Why Celebrities Won’t Save Us (From Climate Change)

Insights + Opinion

On her 82nd birthday, Jane Fonda was arrested. Approaching the capitol steps, Fonda was grabbed by the capitol police and put into handcuffs. But Fonda wasn’t alone. She and 138 other people were arrested, and they were all there for a reason: the U.S. government’s dismal response to the climate crisis. This kind of celebrity direct action is rare, especially among the Hollywood elite who are advocating for climate action as their new pet cause. Because of this it’s more important than ever to dive into the celebritization of the climate crisis. Today we’re going to figure out if celebrity advocacy is actually working as well as determine who is actually doing the work to build the movements we need to effectively foster a just transition.

Before we dive into the specifics of celebrity climate action culture, we need to first understand if their advocacy is even effective. The answer is… complicated. Indeed, as one paper puts it, celebrities like Al Gore and Leonardo DiCaprio have become the new polar bears, assuming the imagery of the new harbingers of climate change. But the ramifications of celebrity influence on various environmental issues can differ wildly. With their widely watched personas comes some amount of power as well as the filtering of political ideas and theories of change through that persona. Essentially, celebrities have become nodes through which many people learn about climate issues or perhaps are inspired to take action. So the result of this celebrity influence is very much dependent on the celebrity’s politics. Some figureheads like Prince Phillip and David Attenborough champion false ideas of overpopulation and propose neoliberal and eugenicist solutions, while others, like Jane Fonda push for movement-based direct-action to end fossil fuel extraction. The spectrum of celebrity solutions to the climate crisis is almost as broad as the number of climate celebrities. But the way celebrities relate to movements, usually as figureheads rather than as comrades, perpetuates a “heroic individual” narrative that runs counter to anti-hierarchical, grassroots movement philosophies.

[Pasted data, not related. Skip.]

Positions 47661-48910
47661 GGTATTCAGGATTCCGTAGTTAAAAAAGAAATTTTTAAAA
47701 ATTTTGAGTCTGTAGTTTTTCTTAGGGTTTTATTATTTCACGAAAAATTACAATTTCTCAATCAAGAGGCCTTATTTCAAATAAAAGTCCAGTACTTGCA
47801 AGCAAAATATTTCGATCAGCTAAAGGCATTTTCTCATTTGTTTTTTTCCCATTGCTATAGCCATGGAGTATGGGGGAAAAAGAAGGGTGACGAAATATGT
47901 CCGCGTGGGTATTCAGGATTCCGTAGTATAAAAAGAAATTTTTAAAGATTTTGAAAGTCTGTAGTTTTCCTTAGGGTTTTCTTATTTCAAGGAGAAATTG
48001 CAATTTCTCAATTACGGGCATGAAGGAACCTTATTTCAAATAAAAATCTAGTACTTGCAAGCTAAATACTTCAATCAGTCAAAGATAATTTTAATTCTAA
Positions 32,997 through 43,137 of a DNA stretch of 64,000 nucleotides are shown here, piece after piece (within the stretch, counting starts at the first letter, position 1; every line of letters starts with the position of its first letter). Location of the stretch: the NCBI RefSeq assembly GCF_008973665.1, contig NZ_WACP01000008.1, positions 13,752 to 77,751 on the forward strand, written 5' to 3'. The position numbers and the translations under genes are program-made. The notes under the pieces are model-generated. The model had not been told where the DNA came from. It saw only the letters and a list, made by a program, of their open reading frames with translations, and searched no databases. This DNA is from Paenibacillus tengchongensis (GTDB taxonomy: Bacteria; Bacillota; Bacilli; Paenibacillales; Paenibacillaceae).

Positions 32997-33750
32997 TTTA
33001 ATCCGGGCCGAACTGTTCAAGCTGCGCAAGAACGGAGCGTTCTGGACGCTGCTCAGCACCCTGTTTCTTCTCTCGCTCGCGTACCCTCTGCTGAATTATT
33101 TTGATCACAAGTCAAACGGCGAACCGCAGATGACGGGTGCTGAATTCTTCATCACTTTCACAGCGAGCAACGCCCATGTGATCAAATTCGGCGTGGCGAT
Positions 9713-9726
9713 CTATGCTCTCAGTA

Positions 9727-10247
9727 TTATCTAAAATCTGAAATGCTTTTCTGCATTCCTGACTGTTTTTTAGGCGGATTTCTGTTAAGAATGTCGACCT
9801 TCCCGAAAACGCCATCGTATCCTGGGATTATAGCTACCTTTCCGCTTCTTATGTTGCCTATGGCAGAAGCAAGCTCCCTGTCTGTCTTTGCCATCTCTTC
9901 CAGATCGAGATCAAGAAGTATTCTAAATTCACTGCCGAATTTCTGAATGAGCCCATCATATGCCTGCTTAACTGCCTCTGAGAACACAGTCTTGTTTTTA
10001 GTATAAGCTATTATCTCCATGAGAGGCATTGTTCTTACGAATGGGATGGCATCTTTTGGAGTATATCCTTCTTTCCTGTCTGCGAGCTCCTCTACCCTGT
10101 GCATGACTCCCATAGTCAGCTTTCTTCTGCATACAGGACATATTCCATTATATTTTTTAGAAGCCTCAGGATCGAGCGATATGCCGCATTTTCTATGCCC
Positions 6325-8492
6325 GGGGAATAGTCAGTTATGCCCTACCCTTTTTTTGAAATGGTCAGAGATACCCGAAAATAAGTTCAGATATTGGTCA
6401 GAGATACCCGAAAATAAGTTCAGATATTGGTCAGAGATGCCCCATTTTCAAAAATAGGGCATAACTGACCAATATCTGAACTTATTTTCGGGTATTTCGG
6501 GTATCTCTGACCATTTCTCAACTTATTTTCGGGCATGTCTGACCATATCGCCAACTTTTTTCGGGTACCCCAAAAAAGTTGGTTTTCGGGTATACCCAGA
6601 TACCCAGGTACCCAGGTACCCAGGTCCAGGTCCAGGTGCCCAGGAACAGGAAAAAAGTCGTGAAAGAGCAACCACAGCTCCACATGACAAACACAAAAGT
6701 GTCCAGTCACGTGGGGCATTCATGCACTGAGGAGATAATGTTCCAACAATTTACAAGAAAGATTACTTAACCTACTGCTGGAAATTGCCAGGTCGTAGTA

If you want to learn more about the celebritization of climate action check out the video above!

Our Changing Climate is an environmental YouTube channel that explores the intersections of social, political, climatic, and food-based issues. The channel dives into topics like zero waste and nuclear energy in order to understand how to effectively tackle climate change and environmental destruction.

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